How To Get the Best Auto Loan Rate
It's just half the fight to get a great bargain on a new automobile; you'll also need a competitive auto loan unless you can buy the car outright. You'll need to compare rates, terms, fees, and prequalification with at least three lenders for the best car loan rate. Shopping around for an auto loan will boost your chances of receiving the best terms on your new vehicle since loan terms vary by lender, borrower's credit, and geographical considerations.
Highway Hero Driving Academy gives you practical tips so you can get the best auto loan rate:
#1 Check and Raise Your Credit Score
First, familiarize yourself with your credit history. Your credit score significantly impacts how much you pay for a car loan. The better your score, the lower your rate will be. You can check your credit score online, and your bank may even give you a free report each month.
Depending on the lender, you may need a credit score as low as 600 to qualify, but for the best rates, you'll want at least a 700. Before applying for a loan, focus on improving your credit score by paying off debt, making regular credit card payments, and refraining from applying for other loans. If a lender decides to give you a car loan despite your poor credit, you might pay a lot in interest. The lower your credit score, the cheaper your interest rate on a car loan.
#2 Do Your Research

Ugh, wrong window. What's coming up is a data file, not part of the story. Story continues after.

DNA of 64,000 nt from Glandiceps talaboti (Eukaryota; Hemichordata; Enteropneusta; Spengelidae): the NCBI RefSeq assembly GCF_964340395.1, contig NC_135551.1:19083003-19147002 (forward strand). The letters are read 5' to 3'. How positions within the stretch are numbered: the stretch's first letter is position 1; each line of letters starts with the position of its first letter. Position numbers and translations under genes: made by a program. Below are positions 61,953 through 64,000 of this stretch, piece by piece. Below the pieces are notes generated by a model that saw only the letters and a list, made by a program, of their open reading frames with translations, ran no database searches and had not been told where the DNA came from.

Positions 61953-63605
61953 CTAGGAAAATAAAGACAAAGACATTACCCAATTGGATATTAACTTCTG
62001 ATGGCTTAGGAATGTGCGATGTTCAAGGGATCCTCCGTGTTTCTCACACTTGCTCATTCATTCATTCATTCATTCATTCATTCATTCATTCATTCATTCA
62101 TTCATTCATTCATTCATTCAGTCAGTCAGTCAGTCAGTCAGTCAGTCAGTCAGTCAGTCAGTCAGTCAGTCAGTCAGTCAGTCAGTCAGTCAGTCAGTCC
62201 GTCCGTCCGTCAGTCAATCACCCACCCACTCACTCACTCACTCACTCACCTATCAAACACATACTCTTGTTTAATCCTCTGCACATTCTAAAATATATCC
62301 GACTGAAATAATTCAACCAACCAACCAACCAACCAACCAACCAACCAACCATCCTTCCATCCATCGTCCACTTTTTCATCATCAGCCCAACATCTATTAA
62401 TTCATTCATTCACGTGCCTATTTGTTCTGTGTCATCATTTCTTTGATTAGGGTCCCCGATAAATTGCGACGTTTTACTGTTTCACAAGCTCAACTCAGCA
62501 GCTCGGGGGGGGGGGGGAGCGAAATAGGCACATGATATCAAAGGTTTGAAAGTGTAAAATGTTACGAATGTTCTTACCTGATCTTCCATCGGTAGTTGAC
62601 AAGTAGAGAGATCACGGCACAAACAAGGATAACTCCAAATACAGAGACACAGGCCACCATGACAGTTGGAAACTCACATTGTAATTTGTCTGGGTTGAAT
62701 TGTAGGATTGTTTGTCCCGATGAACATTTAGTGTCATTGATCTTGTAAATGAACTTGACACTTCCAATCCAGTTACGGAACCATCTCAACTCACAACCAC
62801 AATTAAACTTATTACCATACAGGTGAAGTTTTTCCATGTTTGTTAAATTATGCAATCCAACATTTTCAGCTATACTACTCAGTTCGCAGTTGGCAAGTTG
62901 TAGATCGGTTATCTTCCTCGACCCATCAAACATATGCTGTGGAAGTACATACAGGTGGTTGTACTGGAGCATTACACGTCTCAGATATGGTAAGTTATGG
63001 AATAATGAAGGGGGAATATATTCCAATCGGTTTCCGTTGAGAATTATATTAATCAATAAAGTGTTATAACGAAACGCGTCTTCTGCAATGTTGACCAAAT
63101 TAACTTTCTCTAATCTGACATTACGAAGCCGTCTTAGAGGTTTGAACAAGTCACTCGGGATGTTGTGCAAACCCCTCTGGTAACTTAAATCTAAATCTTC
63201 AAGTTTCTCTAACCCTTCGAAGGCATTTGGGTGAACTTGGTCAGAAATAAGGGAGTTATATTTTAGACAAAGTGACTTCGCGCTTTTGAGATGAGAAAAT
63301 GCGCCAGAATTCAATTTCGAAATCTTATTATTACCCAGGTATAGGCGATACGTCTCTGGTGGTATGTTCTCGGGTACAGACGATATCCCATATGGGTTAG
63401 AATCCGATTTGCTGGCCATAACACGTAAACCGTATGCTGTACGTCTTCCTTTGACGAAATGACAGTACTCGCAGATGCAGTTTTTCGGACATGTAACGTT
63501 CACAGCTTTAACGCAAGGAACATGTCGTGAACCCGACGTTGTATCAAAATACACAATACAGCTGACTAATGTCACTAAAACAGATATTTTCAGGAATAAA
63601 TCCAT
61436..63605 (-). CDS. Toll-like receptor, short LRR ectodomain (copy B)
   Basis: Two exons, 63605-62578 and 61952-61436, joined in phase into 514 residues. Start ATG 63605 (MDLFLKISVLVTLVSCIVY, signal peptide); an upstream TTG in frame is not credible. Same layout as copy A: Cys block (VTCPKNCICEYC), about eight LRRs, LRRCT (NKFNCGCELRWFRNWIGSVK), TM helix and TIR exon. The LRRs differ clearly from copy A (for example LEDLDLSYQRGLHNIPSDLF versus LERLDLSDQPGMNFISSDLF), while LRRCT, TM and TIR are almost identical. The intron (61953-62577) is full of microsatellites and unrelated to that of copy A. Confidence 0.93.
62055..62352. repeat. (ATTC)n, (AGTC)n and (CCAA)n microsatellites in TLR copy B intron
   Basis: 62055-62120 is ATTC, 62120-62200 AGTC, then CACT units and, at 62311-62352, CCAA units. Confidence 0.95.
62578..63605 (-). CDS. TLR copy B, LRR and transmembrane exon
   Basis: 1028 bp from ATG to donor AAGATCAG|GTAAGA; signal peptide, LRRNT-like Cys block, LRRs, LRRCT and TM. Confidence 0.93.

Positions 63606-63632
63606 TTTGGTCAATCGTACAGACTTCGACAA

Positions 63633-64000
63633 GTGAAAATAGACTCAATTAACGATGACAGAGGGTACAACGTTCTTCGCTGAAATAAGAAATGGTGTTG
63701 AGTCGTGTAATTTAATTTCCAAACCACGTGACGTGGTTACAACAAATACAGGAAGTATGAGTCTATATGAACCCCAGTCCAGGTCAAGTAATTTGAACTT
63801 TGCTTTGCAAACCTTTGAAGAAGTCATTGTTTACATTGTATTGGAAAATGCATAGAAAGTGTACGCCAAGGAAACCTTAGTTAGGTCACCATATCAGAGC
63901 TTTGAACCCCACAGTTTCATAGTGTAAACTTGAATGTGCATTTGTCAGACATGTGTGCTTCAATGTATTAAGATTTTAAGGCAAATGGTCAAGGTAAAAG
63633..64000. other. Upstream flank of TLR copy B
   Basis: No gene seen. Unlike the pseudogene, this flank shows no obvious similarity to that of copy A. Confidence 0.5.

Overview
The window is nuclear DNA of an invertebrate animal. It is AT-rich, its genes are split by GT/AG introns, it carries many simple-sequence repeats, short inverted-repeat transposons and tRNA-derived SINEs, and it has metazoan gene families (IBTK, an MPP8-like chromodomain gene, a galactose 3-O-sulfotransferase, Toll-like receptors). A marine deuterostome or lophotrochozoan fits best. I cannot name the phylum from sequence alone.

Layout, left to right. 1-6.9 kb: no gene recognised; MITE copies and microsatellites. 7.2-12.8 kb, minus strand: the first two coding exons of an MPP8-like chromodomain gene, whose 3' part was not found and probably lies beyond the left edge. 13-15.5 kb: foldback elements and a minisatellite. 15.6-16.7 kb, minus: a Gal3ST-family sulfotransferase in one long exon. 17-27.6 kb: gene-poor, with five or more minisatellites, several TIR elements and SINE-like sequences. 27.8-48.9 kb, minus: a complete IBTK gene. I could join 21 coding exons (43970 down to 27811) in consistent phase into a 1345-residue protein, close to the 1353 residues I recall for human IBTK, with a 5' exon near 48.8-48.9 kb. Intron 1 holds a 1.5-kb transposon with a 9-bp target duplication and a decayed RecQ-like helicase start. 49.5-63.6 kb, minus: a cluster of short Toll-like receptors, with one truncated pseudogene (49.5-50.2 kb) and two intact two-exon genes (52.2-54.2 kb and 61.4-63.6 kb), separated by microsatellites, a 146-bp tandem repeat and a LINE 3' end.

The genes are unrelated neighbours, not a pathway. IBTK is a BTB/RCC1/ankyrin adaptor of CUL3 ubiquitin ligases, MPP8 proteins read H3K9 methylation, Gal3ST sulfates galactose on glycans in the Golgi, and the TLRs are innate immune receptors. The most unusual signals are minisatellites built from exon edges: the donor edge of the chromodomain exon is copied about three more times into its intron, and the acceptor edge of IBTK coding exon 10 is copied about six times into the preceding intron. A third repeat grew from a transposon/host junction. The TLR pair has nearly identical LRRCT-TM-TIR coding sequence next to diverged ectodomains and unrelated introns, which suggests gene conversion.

When figuring out which car loan is best for you, doing your homework online is critical. Using an online vehicle finance calculator and reading reviews of auto loan lenders may help narrow your choice to a few organizations that may be a good fit for your needs.
When looking at loans, keep an eye out for interest rates, payback periods, the amount of money necessary as a down payment, and any penalties the loan may have. You may also check with the Better Business Bureau to see whether the lenders you're considering are legitimate.
To ensure that a lender is legit, do a lot of research into their options, terms, and customer reviews.
#3 Compare the total loan amount rather than the monthly payment
Specific lenders may offer a reduced monthly payment of a vehicle loan by extending the repayment duration and marketing the lower monthly payment. In doing so, you may end up borrowing more money than you meant to and paying more interest over the course of the loan.
Depending on the amount you want to borrow, you may can change your payback terms and monthly payment later if you shop around.
How do you feel about car loans? Did you feel like your loan was overpriced? Let us know in the comment below!